The "Hydrogen" engine
An abuse of language wants that we call hydrogen engine the engines based on a Fuel Cell. However, some details are necessary:
1) A conventional heat engine (with positive ignition) is capable of burning pure hydrogen with a few modifications for better efficiency and reliability (materials of the chamber, seats and valves, of the piston, adaptation of the ignition, etc. …). The main difficulty residing in the storage of hydrogen (gas 27 times lighter than air and so small that it diffuses in most materials)This type of engine could obviously be called a Hydrogen Engine.
2) The "hydrogen" engines currently being talked about in the media are in fact based on a Fuel Cell (see the specific pages on this technology for more information) which will "transform" the hydrogen (and oxygen from air) into electricity and water (liquid or vapor).
So there is only liquid water and vapor that will come out of the exhaust.
The still big possible confusion with the "water engine" (which does not officially exist) because it is not because we reject water that it is what we consume. Is a gasoline engine called a CO2 engine? No of course!
3) Hydrogen is only an energy vector and in no way a source of energy (considering that we are not talking about thermonuclear fusion of course). Because as it is not (or very little) present on earth in a simple state, it has to be transformed from other chemical elements, conditioned, transported and stored. All these stages consume energy which must obviously be taken into account in the performance and emissions of one technology or another. This is exactly what an MIT team did.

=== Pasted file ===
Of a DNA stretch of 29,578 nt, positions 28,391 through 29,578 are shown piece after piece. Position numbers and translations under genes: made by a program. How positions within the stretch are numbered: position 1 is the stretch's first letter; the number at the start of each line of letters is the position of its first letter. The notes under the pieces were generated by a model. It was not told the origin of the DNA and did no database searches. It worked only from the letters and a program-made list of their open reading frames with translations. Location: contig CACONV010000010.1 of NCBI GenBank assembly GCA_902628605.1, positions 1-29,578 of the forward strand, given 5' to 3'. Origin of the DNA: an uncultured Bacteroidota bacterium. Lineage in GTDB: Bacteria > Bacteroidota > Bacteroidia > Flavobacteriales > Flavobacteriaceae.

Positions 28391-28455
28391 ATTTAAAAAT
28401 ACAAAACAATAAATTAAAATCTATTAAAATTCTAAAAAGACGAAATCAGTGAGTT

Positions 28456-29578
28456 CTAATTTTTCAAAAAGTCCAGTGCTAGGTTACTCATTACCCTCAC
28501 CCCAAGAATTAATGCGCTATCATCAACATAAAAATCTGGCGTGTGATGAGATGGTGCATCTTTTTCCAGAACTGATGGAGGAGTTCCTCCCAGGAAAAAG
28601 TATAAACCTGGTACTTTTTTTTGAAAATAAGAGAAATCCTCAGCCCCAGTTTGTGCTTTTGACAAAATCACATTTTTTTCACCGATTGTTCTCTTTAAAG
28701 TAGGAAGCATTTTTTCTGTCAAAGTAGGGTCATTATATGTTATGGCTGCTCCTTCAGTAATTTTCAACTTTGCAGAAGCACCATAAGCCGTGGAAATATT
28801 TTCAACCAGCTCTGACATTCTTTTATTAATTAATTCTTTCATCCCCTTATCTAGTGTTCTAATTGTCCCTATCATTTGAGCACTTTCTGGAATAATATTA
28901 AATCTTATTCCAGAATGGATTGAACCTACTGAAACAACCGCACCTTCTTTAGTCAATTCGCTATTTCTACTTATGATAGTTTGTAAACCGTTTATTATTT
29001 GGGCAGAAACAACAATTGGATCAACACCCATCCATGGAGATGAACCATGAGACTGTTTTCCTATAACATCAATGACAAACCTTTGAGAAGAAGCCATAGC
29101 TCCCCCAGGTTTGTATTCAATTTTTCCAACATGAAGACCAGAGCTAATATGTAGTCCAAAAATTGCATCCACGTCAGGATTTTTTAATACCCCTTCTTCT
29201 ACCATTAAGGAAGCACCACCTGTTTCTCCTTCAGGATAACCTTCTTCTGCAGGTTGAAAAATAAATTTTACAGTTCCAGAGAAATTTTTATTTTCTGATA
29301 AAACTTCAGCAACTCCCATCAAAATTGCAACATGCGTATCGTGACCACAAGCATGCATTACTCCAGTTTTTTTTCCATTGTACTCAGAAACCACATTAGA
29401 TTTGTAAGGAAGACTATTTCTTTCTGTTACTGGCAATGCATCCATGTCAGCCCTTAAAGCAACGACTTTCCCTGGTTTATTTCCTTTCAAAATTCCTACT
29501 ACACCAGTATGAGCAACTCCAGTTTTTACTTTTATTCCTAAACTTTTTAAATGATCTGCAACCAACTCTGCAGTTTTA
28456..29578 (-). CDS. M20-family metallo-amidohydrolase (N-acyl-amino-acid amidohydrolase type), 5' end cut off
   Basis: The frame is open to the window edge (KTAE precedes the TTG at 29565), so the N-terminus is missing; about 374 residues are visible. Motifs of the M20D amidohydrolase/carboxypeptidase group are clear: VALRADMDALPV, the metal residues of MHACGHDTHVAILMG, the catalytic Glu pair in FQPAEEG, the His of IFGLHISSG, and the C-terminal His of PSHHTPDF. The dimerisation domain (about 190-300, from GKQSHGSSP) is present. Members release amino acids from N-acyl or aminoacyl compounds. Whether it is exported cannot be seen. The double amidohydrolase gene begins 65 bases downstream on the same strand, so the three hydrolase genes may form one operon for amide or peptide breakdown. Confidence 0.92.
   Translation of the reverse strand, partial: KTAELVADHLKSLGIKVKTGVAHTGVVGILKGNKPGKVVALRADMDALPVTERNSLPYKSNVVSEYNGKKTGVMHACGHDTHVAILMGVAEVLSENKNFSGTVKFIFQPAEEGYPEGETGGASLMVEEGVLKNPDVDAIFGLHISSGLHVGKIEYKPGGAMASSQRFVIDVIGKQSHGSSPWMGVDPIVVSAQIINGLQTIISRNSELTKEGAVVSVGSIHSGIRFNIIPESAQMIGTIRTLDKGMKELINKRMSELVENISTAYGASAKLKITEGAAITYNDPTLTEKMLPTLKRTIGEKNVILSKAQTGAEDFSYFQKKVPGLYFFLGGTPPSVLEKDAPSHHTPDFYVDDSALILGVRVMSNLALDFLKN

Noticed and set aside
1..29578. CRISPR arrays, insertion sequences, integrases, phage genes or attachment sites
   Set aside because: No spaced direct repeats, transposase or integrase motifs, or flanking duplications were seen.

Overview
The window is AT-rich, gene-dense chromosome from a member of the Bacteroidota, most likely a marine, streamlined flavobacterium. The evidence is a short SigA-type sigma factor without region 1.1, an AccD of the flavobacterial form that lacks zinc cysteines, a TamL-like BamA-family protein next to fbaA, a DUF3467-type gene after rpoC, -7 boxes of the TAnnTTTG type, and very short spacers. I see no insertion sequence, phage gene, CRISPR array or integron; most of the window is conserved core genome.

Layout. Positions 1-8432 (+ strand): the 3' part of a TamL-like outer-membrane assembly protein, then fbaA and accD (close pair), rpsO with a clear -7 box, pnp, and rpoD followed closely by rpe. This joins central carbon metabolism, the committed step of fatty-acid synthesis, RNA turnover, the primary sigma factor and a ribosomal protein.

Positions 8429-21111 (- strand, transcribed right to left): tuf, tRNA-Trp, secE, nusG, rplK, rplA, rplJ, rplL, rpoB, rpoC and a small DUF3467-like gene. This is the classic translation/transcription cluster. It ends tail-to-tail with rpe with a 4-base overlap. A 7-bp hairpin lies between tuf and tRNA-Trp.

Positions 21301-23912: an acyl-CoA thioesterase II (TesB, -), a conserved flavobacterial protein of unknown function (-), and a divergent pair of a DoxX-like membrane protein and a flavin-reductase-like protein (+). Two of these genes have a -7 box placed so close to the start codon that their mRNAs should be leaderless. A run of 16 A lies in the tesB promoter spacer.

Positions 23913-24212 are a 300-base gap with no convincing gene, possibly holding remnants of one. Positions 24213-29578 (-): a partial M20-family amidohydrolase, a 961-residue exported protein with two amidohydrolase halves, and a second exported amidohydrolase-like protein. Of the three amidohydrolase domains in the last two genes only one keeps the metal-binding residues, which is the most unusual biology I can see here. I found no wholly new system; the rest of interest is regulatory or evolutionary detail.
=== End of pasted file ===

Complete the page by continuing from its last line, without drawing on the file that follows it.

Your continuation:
The results are unfortunately (for its defenders…) not in favor of the fuel cell.
This extract from a Science & Avenir comes from a study carried out by MIT and compares, in 2020, the different propulsion technologies used:
- Hybrid Gasoline
- Hybrid Diesel
- Hydrogen with fixed reformer
- Hydrogen with on-board reformer
The author presents the environmental impact for each of these technologies: energy consumption per Kilometer traveled (in Mj / km) and CO2 emissions (in grams of carbon / km).
He deduces that environmentally, the diesel hybrid can compete strongly with the fuel cell car (more econological in all cases than a heat pump with onboard reformer). Economically there is a good chance that the diesel hybrid is much cheaper than vehicles with heat pump (especially with on-board reformer). The diesel hybrid is therefore the most environmentally friendly vehicle currently available.
Especially since the cost and technological development of diesel hybrids is already developed, which is far from being the case with heat pumps! These are only macroeconomic notions that hamper its launch on the market.
The results :
Click on the image to enlarge.
This page is an extract from Science & Avenir 676 of June 2003. The official website
The 7 modes of hydrogen production.
Here are the 7 possible means of producing energetic hydrogen:
- Steam reforming of heavy hydrocarbons
- Reforming of light hydrocarbons
- Biomass gasification
- Carbon to water gasification
- electrolysis nuclear
- renewable electrolysis